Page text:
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UMass Hosting Summit to Link Behavioral Health and Aging Services

With support from the Executive Office of Elder Affairs, UMass Boston’s Gerontology Institute is hosting a summit focused on building better collaboration between behavioral health providers and aging services.

Featured speakers include Elder Affairs Secretary Alice Bonner, Commissioner of the Department of Mental Health Joan Mikula, and State Representative Denise Garlick who co-chairs the legislature’s Joint Committee on Mental Health, Substance Abuse and Recovery. Rep. Garlick is formerly the co-chair of the Joint Committee on Elder Affairs. Continue reading

Services for Individuals with I/DD in the U.S. Territories

This new grantee report outlines services for individuals with intellectual and developmental disabilities (I/DD) in the U.S.territories. The territory report includes information about employment status, employment and education services, and trends in community living for people with disabilities living in American Samoa, the Commonwealth of the Northern Marianas Islands, Guam, Puerto Rico, and the U.S. Virgin Islands. Source: Administration for Community Living (ACL)

Depression in Older Adults

This fact sheet on Depression in Older Adults was created through a collaboration between Mental Health America and the National Council on Aging.

Anxiety in Older Adults

This fact sheet on Anxiety in Older Adults was created through a collaboration between Mental Health America and the National Council on Aging.

8 Easy Ways to Improve Your Heart Health

Cross-posted from Hebrew SeniorLife
By Jennifer Rhodes-Kropf, M.D., Hebrew SeniorLife

February is American Heart Health month, which makes it a great time to make changes that can improve the health of your heart. As a geriatrician at Center Communities of Brookline, I’m thrilled when patients want to make changes to positively impact their health, especially the health of the heart. Cardiovascular disease (which includes heart attack, stroke and high blood pressure) continues to be the number 1 killer of men and women in the U.S. This amazing organ needs to be protected and properly cared for to remain healthy for years to come. Continue reading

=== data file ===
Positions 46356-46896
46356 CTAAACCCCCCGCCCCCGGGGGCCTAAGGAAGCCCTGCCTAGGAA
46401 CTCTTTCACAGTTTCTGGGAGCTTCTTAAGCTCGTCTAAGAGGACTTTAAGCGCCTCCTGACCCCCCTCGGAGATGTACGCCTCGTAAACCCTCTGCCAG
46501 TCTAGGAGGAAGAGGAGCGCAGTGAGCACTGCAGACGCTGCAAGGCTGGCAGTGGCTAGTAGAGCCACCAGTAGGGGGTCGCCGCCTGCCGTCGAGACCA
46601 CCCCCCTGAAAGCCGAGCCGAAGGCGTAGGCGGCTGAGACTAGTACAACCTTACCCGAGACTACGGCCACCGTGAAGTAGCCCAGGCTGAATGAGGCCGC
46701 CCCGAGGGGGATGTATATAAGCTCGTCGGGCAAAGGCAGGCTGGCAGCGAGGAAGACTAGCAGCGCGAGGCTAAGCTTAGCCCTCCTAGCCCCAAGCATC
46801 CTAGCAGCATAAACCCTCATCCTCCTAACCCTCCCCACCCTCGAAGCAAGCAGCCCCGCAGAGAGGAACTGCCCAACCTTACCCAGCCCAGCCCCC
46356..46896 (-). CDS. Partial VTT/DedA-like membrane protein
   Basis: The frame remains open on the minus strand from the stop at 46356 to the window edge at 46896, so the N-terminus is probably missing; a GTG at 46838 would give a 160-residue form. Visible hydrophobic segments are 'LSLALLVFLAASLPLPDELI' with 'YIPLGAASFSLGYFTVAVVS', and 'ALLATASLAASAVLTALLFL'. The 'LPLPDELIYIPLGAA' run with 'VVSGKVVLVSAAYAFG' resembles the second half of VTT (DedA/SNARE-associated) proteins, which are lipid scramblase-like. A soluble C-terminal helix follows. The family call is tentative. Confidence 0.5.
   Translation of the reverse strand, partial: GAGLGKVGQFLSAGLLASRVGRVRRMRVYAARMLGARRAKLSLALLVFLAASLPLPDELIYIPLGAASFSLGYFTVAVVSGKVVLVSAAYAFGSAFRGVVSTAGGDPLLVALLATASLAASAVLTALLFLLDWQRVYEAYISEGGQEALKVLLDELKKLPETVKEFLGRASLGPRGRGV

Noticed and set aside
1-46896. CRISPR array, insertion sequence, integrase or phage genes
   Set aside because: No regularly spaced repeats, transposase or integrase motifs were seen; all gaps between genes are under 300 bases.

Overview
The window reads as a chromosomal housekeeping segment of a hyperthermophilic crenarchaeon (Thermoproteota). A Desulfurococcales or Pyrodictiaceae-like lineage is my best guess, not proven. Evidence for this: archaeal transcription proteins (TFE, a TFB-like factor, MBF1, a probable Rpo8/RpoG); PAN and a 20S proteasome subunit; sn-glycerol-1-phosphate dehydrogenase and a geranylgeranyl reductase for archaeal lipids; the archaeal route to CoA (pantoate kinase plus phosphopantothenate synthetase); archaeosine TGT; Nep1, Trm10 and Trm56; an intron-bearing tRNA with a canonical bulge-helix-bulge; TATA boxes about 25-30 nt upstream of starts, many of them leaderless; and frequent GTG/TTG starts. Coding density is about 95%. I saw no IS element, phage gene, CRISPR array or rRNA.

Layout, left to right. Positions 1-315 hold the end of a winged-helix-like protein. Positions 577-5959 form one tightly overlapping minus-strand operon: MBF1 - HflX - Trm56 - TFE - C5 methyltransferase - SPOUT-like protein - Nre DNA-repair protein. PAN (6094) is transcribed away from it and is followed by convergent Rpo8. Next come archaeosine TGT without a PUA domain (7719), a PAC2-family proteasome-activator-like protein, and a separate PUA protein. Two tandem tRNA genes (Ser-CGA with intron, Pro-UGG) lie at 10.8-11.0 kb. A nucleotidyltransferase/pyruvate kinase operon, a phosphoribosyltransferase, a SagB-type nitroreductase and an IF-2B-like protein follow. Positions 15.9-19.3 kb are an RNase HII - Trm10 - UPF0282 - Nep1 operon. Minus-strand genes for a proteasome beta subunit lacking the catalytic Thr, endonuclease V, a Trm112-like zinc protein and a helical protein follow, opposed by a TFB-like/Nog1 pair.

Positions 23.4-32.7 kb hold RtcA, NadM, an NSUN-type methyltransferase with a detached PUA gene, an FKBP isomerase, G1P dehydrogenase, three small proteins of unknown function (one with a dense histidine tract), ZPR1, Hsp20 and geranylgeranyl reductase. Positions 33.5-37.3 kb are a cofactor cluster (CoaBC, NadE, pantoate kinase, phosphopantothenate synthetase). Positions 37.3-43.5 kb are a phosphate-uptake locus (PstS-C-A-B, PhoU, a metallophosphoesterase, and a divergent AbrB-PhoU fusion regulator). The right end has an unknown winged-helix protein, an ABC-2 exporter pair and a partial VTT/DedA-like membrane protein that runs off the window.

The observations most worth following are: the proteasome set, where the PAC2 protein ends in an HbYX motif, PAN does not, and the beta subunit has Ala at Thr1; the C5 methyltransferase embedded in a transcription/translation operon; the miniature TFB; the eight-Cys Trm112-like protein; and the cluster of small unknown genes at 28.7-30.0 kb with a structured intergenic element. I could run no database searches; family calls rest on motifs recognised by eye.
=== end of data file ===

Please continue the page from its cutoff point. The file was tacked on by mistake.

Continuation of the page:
“It’s My Fault and I Just Need to Get Over it”: The Story of Ms. McKay’s Depression

By Kathy Kuhn, Center for Aging and Disability Resource (CADER), BU School of Social Work

154076562I’d like to share with you a story from my days as a social worker at Kit Clark Senior Services (KCSS).

Ms. McKay is an 82-year-old African American woman living in Dorchester. She was single, with significant hypertension, diabetes, and arthritis. Although she had a prosthetic leg, she was mobile. She had been active in her church but was recently spending more and more time alone in her apartment and not even collecting her mail. Her apartment was getting increasingly cluttered, bordering on hoarding. Continue reading

How to Identify Depression, and the Strength Behind the Pain

By Kathy Kuhn, Center for Aging and Disability Resource (CADER), BU School of Social Work

Marianne_Gontarz_How_to_Identify_Depression_BlogIn my last blog post on mental health and aging, I described Ms. McKay, an older woman who was coping with multiple losses. She had significant hypertension, diabetes, and arthritis. She had been active in her church but was spending more and more time alone in her apartment and not even collecting her mail. Her closest relative had recently moved away. She felt that nobody really cared if she even showed up. Despite the clear signs of depression, Ms. McKay’s provider did not notice them during her last doctor’s visit. Continue reading

How to Identify Depression, and the Strength Behind the Pain

By Kathy Kuhn, Center for Aging and Disability Resource (CADER), BU School of Social Work

In my last blog post on mental health and aging, I described Ms. McKay, an older woman who was coping with multiple losses. She had significant hypertension, diabetes, and arthritis. She had been active in her church but was spending more and more time alone in her apartment and not even collecting her mail. Her closest relative had recently moved away. She felt that nobody really cared if she even showed up. Despite the clear signs of depression, Ms. McKay’s provider did not notice them during her last doctor’s visit. Continue reading